The fall of Muammar Gaddafi in 2011, and Libya’s descent into chaos has led to a proliferation of arms and an escalation in fighting between militia groups. In response, Handicap International is providing the population with risk education on firearms, landmines, and explosive remnants of war. Over the last four years, the organization has taught more than 120,000 people, most of them children, how to stay safe.
Currently, ten risk educators are touring cities in western Libya, including Tripoli and Gharyan, and surrounding areas, to teach civilians about the risks posed by firearms and explosive remnants of war, and what to do when they come across them.
Although the educators visit businesses and shops, their main target is schools, because children, being naturally curious, are most likely to put themselves at risk when they find weapons or explosives. The instructors show the school children how to recognize weapons and warn them never to touch them. They also teach them how to alert responsible adults whenever they find weapons.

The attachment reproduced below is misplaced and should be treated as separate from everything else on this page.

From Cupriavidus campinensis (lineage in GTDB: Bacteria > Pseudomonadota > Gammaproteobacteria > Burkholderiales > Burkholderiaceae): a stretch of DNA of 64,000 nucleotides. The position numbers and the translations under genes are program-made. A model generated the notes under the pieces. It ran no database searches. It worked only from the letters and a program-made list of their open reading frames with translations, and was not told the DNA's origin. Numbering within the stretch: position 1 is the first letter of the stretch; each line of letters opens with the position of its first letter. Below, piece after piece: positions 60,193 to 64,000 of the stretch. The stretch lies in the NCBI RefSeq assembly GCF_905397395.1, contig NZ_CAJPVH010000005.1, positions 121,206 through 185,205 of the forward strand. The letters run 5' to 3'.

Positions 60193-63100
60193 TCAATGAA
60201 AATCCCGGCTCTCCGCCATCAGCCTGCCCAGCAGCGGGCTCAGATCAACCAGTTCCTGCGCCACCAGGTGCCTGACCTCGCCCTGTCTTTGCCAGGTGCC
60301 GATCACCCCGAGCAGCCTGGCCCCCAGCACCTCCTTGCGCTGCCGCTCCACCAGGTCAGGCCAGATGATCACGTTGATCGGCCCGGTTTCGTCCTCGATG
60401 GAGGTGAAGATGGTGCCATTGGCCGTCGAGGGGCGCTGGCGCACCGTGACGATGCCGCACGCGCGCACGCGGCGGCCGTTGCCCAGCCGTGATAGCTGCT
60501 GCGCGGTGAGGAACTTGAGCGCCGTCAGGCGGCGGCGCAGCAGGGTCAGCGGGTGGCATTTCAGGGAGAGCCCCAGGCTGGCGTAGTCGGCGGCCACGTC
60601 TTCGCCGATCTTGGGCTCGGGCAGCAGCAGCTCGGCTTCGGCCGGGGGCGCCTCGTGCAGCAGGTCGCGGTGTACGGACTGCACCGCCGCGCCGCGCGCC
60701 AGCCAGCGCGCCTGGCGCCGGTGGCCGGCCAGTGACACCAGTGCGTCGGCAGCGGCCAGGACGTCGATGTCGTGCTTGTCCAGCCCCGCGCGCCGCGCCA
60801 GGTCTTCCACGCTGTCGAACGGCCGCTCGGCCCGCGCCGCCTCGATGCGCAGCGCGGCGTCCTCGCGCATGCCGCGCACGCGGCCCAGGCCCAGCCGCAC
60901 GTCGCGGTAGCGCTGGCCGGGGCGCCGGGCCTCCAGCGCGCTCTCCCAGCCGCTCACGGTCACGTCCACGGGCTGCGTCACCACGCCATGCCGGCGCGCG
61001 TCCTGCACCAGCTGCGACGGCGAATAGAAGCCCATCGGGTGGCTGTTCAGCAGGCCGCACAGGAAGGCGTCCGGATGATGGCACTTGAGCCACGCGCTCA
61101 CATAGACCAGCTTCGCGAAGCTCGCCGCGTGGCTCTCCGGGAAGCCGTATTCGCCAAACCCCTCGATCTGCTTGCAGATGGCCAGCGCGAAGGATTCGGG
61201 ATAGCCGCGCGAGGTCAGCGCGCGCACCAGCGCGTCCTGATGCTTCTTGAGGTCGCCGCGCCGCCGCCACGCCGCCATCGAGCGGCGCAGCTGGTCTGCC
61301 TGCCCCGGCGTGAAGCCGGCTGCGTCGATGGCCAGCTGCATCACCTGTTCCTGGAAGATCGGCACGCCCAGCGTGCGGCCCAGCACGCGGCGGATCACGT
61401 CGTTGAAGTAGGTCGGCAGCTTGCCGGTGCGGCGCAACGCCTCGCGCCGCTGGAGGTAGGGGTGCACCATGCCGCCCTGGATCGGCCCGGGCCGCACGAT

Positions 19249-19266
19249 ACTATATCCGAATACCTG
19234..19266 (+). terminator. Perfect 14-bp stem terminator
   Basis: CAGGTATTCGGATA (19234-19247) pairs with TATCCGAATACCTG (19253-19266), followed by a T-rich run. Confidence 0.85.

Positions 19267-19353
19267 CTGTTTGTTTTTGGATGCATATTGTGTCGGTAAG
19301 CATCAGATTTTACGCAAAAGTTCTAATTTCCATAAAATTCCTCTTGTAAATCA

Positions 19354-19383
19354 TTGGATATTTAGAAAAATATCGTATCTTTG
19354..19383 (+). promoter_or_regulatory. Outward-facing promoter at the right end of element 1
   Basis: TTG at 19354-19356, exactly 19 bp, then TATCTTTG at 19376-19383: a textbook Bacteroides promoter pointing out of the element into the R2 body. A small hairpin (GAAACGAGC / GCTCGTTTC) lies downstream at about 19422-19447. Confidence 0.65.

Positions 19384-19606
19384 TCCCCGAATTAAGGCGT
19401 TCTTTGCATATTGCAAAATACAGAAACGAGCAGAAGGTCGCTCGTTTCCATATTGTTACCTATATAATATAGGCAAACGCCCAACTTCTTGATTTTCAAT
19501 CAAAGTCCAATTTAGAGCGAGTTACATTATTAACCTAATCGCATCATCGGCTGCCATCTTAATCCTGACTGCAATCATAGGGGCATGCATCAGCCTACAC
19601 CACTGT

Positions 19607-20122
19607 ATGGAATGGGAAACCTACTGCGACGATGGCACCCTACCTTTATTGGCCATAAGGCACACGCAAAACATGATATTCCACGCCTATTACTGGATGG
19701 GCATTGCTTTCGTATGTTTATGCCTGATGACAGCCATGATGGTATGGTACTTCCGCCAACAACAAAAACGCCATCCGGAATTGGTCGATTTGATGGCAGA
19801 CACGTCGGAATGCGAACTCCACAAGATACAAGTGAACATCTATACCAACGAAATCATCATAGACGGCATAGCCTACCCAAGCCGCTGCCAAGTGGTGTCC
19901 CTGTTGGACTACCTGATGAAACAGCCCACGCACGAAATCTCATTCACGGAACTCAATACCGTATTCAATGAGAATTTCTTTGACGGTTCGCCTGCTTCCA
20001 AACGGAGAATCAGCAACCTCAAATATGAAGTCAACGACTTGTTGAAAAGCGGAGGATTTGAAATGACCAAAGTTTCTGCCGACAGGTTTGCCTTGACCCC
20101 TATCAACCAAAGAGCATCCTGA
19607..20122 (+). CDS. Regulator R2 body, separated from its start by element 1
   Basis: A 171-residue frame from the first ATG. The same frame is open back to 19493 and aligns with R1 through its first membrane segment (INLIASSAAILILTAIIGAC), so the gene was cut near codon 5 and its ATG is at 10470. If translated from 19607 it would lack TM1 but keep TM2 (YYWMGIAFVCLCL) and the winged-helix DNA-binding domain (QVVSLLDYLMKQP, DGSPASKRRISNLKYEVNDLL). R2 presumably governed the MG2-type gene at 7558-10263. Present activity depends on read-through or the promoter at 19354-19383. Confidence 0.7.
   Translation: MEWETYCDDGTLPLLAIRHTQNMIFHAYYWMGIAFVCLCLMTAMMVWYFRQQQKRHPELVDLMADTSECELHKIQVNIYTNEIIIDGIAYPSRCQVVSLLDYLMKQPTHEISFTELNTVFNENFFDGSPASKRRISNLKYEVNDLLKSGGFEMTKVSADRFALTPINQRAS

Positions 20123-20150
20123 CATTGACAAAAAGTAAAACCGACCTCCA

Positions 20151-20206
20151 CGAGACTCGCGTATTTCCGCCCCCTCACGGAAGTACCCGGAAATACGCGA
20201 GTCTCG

To ensure these messages are carried beyond Handicap International’s education sessions, the organization has trained more than 1,000 people, including teachers, health workers, and journalists, to talk to the people they come into contact with about the risks posed by weapons. In addition, the organization has handed out 280,000 leaflets, put up 36,000 posters, and distributed 51,500 children’s notebooks with weapons awareness messages printed on them.
In February 2016, Handicap International began conducting community surveys to identify areas contaminated by explosive remnants of war and mines. Teams will mark these areas to alert people to the danger.